While the consonantal phonology of the Egyptian language may be reconstructed, its exact phonetics are unknown, and there are varying opinions on how to classify the individual phonemes. A peculiarity shared with the Semitic languages is the existence of an "emphatic series." It was assumed in the past that the binary opposition in stops that can be reconstructed for Egyptian was one of voicing, but is now thought to be one between voiceless and emphatic stops [see "Egyptian Phonology" by Carsten Peust for a review of the history of thinking on the subject. Note that his reconstructions of words are non-standard.] .

Since vowels were not written natively, reconstructions of the Egyptian vowel system are much more uncertain, relying mainly on the evidence from Coptic and foreign transcriptions of Egyptian personal and place names.

Because Egyptian is also recorded over a full two millennia, the Archaic and Late stages being separated by the amount of time that separates Old Latin from modern Italian, it must be assumed that significant phonetic changes would have occurred over that time.

The vocalization of Egyptian is partially known, largely on the basis of reconstruction from Coptic, in which the vowels are written. Recordings of Egyptian words in other languages provide an additional source of evidence. Scribal errors provide evidence of changes in pronunciation over time. The actual pronunciations reconstructed by such means are used only by a few specialists in the language. For all other purposes the Egyptological pronunciation is used, which is, of course, artificial and often bears little resemblance to what is known of how Egyptian was spoken.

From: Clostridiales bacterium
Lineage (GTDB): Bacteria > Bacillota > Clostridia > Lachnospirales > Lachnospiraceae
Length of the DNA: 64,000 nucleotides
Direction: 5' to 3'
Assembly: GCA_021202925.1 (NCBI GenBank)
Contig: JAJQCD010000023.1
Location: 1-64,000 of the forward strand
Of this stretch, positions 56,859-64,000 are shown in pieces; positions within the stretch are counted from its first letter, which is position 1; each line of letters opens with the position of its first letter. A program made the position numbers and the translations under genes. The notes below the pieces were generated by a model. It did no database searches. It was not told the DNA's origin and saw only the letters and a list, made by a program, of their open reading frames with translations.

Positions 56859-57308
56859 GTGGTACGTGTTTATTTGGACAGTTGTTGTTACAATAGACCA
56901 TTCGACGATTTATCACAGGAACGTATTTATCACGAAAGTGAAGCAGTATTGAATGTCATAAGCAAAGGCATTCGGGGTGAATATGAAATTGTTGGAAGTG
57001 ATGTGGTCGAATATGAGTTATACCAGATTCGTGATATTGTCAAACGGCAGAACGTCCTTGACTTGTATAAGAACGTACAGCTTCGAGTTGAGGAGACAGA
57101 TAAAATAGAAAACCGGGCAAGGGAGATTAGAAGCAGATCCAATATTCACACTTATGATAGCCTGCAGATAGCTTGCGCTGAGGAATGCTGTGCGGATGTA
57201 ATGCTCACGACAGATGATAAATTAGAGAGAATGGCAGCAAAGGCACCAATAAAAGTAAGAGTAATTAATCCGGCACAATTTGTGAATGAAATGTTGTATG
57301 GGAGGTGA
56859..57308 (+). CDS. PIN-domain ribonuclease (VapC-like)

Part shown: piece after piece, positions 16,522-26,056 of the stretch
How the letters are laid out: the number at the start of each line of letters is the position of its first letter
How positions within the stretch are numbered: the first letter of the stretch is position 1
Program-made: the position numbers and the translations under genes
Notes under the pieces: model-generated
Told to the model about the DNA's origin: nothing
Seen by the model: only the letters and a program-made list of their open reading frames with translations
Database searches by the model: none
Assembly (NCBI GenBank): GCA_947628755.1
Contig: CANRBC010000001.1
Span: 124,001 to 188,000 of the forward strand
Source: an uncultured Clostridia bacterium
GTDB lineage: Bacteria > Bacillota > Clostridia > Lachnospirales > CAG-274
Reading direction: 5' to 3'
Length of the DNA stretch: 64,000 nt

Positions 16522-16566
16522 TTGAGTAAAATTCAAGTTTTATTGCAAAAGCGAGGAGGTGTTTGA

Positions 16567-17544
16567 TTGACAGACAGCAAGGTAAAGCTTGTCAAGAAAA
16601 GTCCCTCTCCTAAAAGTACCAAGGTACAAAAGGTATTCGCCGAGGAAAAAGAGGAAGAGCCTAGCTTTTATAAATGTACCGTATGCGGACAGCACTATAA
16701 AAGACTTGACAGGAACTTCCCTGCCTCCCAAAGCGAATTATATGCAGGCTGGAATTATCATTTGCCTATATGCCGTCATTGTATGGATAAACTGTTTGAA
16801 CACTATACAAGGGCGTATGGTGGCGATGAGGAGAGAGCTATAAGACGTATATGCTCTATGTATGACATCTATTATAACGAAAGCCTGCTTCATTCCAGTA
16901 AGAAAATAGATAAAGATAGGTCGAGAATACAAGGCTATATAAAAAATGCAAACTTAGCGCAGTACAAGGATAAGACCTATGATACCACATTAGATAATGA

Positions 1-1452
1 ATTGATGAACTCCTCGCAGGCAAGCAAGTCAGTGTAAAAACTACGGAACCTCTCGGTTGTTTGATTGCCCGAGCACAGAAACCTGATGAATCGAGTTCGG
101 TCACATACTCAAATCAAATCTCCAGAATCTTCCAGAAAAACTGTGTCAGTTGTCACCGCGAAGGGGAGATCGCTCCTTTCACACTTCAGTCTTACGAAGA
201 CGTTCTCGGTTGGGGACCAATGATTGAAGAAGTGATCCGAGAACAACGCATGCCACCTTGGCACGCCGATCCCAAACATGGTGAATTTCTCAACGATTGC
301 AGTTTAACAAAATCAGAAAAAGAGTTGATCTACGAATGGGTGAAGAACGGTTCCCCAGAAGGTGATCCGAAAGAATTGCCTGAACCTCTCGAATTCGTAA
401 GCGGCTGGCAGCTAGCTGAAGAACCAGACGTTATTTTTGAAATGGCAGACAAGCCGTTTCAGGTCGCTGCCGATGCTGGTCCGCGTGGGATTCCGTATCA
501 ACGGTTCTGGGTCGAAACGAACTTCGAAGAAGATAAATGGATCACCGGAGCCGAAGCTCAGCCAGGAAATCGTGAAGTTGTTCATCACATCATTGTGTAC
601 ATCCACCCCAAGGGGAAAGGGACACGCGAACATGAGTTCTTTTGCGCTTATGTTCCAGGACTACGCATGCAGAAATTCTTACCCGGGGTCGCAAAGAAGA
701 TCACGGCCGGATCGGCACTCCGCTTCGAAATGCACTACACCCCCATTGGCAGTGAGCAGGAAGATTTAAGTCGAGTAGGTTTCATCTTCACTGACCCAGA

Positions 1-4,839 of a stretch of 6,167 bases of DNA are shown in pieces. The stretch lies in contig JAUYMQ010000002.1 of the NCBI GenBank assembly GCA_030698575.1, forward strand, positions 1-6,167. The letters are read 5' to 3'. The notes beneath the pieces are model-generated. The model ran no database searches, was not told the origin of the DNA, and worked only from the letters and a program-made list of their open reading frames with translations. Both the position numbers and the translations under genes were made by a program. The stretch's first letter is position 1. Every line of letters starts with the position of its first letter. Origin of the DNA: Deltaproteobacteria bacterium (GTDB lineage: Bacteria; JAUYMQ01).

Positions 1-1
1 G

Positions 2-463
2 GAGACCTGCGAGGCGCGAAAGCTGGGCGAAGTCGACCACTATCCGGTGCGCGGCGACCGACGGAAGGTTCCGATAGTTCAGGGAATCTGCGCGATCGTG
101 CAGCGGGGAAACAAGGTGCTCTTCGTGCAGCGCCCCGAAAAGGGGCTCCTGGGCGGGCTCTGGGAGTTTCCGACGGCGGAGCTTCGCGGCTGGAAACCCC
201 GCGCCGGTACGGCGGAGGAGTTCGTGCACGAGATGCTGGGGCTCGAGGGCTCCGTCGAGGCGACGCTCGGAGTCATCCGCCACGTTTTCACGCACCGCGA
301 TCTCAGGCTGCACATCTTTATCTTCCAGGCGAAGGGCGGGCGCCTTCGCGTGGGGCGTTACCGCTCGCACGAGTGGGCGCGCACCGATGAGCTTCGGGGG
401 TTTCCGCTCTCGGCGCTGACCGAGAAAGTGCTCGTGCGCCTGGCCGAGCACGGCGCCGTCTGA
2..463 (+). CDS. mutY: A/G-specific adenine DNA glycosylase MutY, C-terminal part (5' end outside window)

;PlosivesEarlier Egyptian

"s" and "z" were collapsed in the Middle Kingdom.

"Unicode|ˁ" may have been IPA|/d/ in the Old Kingdom, evolving into a pharyngeal in the Middle Kingdom. It is called "Egyptian Ayin" after the Semitic pharyngeal fricative.

The nature of "Unicode|ḫ" vs. "Unicode|ẖ" is controversial, possibly a voiced vs. voiceless opposition.

"3", often identified as "Egyptian Aleph" (a glottal stop), or alternatively a remnant of an "r" or "l" phoneme.

i "ı͗", probably an Aleph sound [IPA|ʔ] .

i i "y" ("ı͗ı͗") [IPA|j]

w "w", either of [IPA|w] and [IPA|u]

;Nasals m "m" n "n"

;Liquids r "r"

"l", in writing expressed as "n", "r", "j", "nr" or "3" [another interpretation is suggested by Christopher Ehret: "Reconstructing Proto-Afroasiatic (Proto-Afrasian): Vowels, Tone, Consonants, and Vocabulary." "University of California Publications in Linguistics 126", California, Berkeley 1996. ISBN 0520097998] or often as the lion-shaped biliteral "rw".

Traditional "alef" ("3") may also have been a alveolar approximant IPA|/ɹ/.

Egyptological pronunciation

As a convention, Egyptologists make use of an "Egyptological pronunciation" in which the consonants are given fixed values and vowels are inserted in accordance with essentially arbitrary rules. Two distinct different consonants, Egyptian alef and the Egyptian ayin, are both often pronounced as IPA| [a] . The yodh pronounced as IPA| [i] , and similarly, "w" as IPA| [u] . Between the other consonants, IPA| [e] is then inserted. Thus, for example, the Egyptian king whose name is most accurately transliterated as "Rˁ-ms-sw" is transcribed as "Ramesses", meaning "Ra has Fashioned (lit., "Borne") Him".

Change into Coptic

Finally there are interrogative pronouns (what, who, etc.)

Modern-day resources

Interest in the ancient Egyptian language continues. For example, it is still taught in several universities. Many resources are in French or German, in addition to English so it can be useful to know one of these languages though not a requirement.